New ‘Godzilla’ is Monster Wrestlemania

It has all the Cheez Whiz-covered goodness of the original films, combined with the big Hollywood studio budget.

By George Haerle

For Grays Harbor News Group

I was probably 8 or so when I saw my first Godzilla film, which was either “Godzilla vs. the Sea Monster” or “Godzilla 1985.” Neither of them was a cinematic masterpiece. But that is not the appeal when you are 8 to 12 years old; you want to see giant rubber-suit monsters kick the hell out of each other for an hour and a half while destroying oversized models of Tokyo.

This is the perspective I would assume a good portion of today’s fans are coming from — those of us who have adored Godzilla for most of our lives, always wanting that big-budget Hollywood-funded monster mayhem, a Godzilla movie to end all Godzilla movies. And, finally, here it is.

“Godzilla: King of the Monsters” has all the Cheez Whiz-covered goodness of the original films, combined with the big Hollywood studio budget and top-notch effects. The one-dimensional human characters propel a ridiculously wacky sci-fi plot that creates a scenario in which monsters will beat the hell out of each other for the rest of the movie — making this the best and most authentic Western iteration of the legendary monster to date.

If your taste lies a little more toward movies with sensibly written plots and characters on serious business, you might end up disappointed. “King of the Monsters” is a goofy, tongue-in-cheek blast from start to finish. It leans far more in the direction of its cousin “Kong: Skull Island” than its own 2014 precursor, simply titled “Godzilla.”

The script is either pure silliness played straight or unintentional comedy. The plot involves a device used to communicate with the various giant monsters; eco-terrorists who want to save the world by unleashing all of the monsters onto it; the mythological theory of a hollow Earth; and characters that are able to zip across the globe in what seems like no time passing at all.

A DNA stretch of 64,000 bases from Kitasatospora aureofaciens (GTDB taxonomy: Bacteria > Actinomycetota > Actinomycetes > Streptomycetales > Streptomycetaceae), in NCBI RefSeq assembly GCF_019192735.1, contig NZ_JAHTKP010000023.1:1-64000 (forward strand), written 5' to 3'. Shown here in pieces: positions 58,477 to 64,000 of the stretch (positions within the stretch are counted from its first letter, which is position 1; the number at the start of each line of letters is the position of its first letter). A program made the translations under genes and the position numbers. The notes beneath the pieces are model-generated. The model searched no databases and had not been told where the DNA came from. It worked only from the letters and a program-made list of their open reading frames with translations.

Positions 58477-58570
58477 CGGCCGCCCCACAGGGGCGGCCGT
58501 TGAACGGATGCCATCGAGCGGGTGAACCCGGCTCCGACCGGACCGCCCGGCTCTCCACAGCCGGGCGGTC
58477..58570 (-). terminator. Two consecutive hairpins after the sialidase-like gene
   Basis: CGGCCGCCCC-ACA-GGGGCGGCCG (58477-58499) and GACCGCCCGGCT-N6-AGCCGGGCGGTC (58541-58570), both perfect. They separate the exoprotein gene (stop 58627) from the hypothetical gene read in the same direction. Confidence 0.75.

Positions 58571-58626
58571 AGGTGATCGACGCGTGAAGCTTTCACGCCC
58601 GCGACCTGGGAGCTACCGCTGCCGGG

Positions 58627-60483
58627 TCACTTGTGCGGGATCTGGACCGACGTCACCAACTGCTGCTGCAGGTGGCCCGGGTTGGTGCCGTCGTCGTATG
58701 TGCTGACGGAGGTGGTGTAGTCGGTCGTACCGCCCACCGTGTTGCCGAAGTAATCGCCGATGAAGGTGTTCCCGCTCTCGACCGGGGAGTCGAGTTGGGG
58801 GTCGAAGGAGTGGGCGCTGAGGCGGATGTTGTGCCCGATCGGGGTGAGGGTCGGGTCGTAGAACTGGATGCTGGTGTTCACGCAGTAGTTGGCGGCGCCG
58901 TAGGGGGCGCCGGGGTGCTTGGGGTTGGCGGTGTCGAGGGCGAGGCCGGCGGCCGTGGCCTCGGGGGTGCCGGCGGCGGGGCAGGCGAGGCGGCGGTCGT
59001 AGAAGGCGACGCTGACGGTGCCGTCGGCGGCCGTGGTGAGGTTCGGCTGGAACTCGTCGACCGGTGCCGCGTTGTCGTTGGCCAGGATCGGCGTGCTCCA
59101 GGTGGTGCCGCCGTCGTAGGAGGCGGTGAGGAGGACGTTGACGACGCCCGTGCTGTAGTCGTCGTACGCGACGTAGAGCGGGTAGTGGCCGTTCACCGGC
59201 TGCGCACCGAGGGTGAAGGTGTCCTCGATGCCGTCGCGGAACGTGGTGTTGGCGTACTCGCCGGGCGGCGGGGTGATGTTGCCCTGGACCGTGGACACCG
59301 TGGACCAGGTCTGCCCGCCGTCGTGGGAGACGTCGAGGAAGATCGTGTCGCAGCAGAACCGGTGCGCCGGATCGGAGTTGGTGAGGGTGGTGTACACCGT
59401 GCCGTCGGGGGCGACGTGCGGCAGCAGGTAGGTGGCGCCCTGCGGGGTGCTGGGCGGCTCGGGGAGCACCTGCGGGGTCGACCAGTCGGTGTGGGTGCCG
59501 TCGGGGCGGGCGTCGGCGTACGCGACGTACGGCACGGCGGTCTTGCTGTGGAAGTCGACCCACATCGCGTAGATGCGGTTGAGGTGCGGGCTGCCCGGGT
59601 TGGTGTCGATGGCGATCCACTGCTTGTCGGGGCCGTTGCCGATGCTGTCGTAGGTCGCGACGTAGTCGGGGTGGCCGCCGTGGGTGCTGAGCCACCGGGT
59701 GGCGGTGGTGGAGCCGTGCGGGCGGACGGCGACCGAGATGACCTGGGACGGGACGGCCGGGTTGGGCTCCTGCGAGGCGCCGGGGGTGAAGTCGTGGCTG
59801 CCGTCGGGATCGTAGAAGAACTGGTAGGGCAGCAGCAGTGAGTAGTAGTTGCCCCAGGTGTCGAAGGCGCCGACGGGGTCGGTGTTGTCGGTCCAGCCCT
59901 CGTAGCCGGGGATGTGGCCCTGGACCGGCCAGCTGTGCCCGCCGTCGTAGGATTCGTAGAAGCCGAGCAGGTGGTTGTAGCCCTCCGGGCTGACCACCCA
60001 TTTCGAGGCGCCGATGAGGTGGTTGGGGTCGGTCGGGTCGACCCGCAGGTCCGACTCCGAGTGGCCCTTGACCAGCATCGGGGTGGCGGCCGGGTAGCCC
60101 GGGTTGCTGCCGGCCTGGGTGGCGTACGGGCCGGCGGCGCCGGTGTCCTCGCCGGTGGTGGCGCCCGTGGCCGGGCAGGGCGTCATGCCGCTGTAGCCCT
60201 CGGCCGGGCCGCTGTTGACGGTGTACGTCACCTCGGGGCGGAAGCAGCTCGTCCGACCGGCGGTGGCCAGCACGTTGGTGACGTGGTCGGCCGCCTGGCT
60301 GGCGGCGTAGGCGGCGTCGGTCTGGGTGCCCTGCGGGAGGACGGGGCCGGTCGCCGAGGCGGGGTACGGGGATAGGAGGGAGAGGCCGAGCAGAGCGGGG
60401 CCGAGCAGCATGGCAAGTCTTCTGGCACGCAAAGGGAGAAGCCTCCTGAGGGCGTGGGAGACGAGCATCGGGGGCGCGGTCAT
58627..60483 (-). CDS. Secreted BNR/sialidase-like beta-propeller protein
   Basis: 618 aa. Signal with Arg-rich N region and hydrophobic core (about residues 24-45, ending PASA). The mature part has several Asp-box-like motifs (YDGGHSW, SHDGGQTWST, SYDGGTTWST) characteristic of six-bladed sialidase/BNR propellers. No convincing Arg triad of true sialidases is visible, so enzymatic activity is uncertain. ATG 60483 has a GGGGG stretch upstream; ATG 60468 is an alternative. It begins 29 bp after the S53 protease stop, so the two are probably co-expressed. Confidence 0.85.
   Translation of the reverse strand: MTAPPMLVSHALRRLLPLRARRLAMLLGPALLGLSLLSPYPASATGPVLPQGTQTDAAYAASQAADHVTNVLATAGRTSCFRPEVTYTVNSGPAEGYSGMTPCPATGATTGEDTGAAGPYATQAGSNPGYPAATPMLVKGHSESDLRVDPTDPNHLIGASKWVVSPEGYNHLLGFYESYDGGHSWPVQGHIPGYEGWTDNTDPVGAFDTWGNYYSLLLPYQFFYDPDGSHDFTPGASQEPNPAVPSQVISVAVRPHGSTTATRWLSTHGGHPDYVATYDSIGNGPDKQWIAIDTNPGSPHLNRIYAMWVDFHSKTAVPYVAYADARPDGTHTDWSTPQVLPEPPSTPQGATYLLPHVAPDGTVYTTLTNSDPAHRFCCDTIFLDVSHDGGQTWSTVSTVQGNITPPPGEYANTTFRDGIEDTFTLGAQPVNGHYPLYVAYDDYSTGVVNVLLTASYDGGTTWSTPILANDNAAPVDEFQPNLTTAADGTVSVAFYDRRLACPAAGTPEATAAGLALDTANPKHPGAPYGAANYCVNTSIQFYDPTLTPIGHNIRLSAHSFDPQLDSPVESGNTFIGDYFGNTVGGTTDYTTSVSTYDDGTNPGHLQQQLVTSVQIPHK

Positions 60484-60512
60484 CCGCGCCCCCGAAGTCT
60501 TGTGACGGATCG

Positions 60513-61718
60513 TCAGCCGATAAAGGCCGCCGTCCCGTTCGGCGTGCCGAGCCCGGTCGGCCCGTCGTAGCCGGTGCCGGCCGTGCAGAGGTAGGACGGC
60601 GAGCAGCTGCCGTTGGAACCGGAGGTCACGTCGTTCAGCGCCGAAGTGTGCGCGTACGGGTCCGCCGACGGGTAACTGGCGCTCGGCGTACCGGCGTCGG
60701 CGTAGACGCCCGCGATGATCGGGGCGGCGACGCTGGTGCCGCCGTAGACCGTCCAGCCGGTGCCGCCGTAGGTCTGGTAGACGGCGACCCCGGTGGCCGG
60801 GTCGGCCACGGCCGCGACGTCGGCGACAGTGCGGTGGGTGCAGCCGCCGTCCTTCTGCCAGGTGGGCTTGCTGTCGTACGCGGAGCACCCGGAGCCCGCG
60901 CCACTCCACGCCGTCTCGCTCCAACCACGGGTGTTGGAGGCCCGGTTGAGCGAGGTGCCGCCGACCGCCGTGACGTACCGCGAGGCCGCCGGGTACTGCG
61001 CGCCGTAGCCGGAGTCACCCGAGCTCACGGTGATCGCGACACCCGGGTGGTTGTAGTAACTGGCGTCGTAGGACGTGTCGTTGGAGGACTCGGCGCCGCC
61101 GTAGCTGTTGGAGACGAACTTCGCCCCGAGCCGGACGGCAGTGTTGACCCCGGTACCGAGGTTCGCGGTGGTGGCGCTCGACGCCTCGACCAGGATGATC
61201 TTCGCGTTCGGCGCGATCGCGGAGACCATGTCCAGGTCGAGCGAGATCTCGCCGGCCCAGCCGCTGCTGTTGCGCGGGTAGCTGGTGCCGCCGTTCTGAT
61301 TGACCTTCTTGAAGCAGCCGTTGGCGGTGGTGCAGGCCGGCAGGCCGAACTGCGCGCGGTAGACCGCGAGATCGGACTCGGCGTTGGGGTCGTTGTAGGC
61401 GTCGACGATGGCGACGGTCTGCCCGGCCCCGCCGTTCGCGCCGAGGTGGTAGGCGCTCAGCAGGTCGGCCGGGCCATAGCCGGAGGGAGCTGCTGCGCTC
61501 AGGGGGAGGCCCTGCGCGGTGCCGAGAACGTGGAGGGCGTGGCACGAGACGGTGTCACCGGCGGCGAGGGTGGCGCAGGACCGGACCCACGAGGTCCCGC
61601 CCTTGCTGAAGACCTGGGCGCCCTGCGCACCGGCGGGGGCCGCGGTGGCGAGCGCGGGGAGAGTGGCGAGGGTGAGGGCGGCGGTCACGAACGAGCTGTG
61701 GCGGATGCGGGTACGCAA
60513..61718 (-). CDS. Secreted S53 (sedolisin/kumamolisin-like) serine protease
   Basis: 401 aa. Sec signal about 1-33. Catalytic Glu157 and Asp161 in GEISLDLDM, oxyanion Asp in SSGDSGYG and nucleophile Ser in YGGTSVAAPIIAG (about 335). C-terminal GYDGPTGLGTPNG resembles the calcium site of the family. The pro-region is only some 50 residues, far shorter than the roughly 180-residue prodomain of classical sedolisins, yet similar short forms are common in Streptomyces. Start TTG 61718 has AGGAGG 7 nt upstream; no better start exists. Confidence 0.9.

In short, it’s full of the ridiculous plot points 98% of all of the Japanese Godzilla films have had throughout the years. Pick five titles out of the King of the Monsters pantheon, and you can almost guarantee the plot involves aliens in bad outfits, psychic characters, time-traveling, the Thumbelina-sized Mothra-worshipping twin girls, international and corporate espionage … the list goes on and on. The clear homage also is rife with references and nods to Godzilla movie history.

But where the movie is genuinely victorious is with the monsters. When they meet on screen to throw down, the grand fight scenes put any others of their kind to shame. Their designs are fantastically updated versions of their original Toho Co. counterparts, with the three-headed dragon Ghidorah faring particularly well in both design and onscreen portrayal. He can level cities with little effort, and a good chunk of the Eastern Seaboard gets turned into post-apocalyptic rubble. Mothra and Rodan are also very well done and own what screen time they have.

However, this movie belongs to the king: Godzilla. The big lizard himself is clearly the star, rendered and created with a noble and primal ferocity, and this film very much establishes him as a good-guy protector of the planet. Fans will not be disappointed.

Vera Farmiga, Kyle Chandler and Millie Bobby Brown lead the film as a fractured family integral to the plot. Bradley Whitford (the MVP for the corny one-liner factor), Ken Watanabe, Ziyi Zhang and several other respectable actors round out the cast.

Brown and the supporting characters seem to understand what kind of movie they are in, and all seem to have a good time. Chandler and Farmiga, however, look like they didn’t get the memo — nor does it seem like they have ever seen a Godzilla film in their lives. They don’t let themselves embrace the silliness even a tiny bit. This is the biggest flaw of the film, because it seems they are the ones out of place rather than the bonkers plot or the smackdown monster fights.

If you love Godzilla movies warts and all, this might be your dream come true; every second I watched, it felt like the movie was made just for me. Within its genre of kaiju/giant monster films, “Godzilla: King of the Monsters” earns its title. It’s a fantastic step forward as one of the atomic monster’s better movies, along with Toho’s “Shin Godzilla” from a few years ago and the 1954 original that started it all. Just don’t expect anything up to the level of a Marvel film or better, because this is a “check your brain at the door” popcorn flick through and through.

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“Godzilla: King of the Monsters” is currently playing at the Riverside Cinemas, 1017 S. Boone St. in Aberdeen.

George Haerle holds a bachelor’s degree in creative writing for media and lives in Cosmopolis.